Onix Outbreak Cons

  • Few design options
  • Shorter than Elite

Engage Elite Pros

  • Liquid graphite construction for durability
  • Maximum sweet spot
  • More narrow handle diameter
  • More color options

Engage Elie Cons

  • Narrow hitting surface

Best for Tennis Players

Engage Pickleball vs. Onix Pickleball: Best for Tennis Players

Pickleball is a racket sport that many players cross over to from playing other racket activities like tennis, racketball, or badminton. 

It can be challenging to adjust from a tennis racket to a pickleball paddle. To make the change easier, many former tennis players choose pickleball paddles with tennis-shaped handles. Here are the best Engage and Onix pickleball rackets with tennis handles.

FeatureOnix Evoke ProEngage Encore 6.0
CorePolypropyleneThick ControlPro Polymer
Dimensions15 ½” length x 8 ⅓” wide15 ½” length x 8 ¼” width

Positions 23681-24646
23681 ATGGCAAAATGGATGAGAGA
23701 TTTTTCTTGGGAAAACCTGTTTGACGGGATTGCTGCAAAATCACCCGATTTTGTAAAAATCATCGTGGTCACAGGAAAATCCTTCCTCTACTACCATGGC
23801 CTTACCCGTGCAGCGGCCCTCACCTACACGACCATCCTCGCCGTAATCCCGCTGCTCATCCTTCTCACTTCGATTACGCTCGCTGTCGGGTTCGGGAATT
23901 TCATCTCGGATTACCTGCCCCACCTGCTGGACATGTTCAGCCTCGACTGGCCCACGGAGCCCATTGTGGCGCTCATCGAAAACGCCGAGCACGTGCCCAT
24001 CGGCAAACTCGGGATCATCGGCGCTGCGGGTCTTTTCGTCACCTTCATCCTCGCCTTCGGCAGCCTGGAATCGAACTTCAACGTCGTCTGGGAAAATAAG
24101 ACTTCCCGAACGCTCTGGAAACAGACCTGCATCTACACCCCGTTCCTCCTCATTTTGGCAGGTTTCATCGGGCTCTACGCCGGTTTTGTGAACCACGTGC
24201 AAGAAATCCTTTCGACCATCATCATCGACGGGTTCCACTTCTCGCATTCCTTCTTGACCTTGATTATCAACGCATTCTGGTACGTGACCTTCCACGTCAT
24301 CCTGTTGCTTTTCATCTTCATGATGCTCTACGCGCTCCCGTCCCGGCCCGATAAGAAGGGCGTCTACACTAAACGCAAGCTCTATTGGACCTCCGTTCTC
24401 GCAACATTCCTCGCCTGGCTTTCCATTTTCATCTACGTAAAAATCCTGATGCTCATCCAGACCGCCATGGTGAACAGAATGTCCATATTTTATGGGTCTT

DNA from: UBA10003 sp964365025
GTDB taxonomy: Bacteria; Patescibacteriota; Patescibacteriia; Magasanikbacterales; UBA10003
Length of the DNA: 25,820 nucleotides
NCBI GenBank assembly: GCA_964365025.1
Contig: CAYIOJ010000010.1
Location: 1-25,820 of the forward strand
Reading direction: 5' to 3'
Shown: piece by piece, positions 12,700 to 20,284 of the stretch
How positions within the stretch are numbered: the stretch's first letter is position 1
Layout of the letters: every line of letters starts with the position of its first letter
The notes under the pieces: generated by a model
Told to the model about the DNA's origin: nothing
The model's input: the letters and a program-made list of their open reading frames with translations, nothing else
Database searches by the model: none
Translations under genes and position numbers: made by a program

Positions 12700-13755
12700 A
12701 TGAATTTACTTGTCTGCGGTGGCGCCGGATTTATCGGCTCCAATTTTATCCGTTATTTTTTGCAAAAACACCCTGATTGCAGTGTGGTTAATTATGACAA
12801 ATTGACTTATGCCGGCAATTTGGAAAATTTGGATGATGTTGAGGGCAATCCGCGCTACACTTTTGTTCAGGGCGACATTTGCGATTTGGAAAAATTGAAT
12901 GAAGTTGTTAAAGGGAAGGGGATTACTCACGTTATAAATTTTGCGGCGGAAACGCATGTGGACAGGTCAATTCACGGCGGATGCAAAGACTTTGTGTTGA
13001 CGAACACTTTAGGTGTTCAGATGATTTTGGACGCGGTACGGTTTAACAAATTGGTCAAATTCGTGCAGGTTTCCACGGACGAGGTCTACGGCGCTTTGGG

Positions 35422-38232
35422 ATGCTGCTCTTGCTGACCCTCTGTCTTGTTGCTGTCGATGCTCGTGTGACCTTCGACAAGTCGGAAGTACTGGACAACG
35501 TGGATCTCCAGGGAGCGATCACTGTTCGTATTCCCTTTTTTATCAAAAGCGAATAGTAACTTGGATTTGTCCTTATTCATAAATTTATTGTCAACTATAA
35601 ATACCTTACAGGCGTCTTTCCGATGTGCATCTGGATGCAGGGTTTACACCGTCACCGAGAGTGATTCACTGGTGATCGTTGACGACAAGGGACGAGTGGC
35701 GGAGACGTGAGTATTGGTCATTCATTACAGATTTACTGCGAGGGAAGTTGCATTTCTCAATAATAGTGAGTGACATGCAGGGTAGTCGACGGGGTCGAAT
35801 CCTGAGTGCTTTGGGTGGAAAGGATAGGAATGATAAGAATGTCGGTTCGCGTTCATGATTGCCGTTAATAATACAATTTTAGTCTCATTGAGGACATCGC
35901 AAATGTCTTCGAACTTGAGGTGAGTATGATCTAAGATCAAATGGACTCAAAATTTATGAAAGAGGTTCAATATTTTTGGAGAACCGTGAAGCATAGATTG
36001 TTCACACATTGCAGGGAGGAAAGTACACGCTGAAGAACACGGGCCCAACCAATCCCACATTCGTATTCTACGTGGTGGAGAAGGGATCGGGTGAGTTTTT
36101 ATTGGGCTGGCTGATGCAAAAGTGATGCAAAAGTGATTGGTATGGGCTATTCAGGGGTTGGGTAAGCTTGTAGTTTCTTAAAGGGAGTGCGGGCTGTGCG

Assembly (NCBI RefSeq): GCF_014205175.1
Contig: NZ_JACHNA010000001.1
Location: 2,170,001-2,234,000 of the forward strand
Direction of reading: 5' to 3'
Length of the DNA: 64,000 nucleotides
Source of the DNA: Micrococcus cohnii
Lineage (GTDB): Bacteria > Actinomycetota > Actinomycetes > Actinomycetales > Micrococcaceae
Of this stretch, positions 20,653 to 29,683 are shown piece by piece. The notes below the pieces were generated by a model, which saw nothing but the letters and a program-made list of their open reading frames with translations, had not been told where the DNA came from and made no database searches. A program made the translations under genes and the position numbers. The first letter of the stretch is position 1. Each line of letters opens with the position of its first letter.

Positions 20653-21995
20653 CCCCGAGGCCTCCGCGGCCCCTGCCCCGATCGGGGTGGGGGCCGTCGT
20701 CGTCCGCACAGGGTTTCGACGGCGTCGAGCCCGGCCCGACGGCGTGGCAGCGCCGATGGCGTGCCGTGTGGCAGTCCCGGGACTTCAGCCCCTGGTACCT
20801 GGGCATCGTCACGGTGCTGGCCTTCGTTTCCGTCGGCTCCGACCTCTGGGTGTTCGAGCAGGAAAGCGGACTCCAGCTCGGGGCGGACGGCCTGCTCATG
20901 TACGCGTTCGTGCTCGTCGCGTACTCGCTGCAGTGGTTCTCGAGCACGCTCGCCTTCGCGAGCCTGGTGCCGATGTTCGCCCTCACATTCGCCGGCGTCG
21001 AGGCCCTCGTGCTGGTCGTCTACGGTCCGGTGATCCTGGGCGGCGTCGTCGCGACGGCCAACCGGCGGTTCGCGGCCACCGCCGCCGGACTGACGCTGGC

Grip diameter4”4 ¼”
Grip length5”4 ¼”
Weight7.5 to 8.2 ounces7.8 to 8.3 ounces 
USAPA-approvedYesYes
Sweet spotLargeLarge
Body shapeWideWide
SkinReinforced GraphiteFiberTek
Color options146

The similarities between the Onix Evoke Pro and the Engage Encore 6.0 include a similar weight, a large sweet spot, a wide-body size, and they’re both USAPA-approved.

Now, onto the differences. Although both paddles have a polypropylene polymer core, the Engage Encore 6.0 is thicker, which gives you power without losing touch. The Encore also features unique Vibration Control Technology, which isn’t available in the Evoke Pro.

The Evoke Pro has 14 color options, whereas the Encore 6.0 only comes in six colors. The Evoke Pro skin is reinforced graphite, which gives you better protection and deflection, but the FiberTek skin provides accuracy and better grip.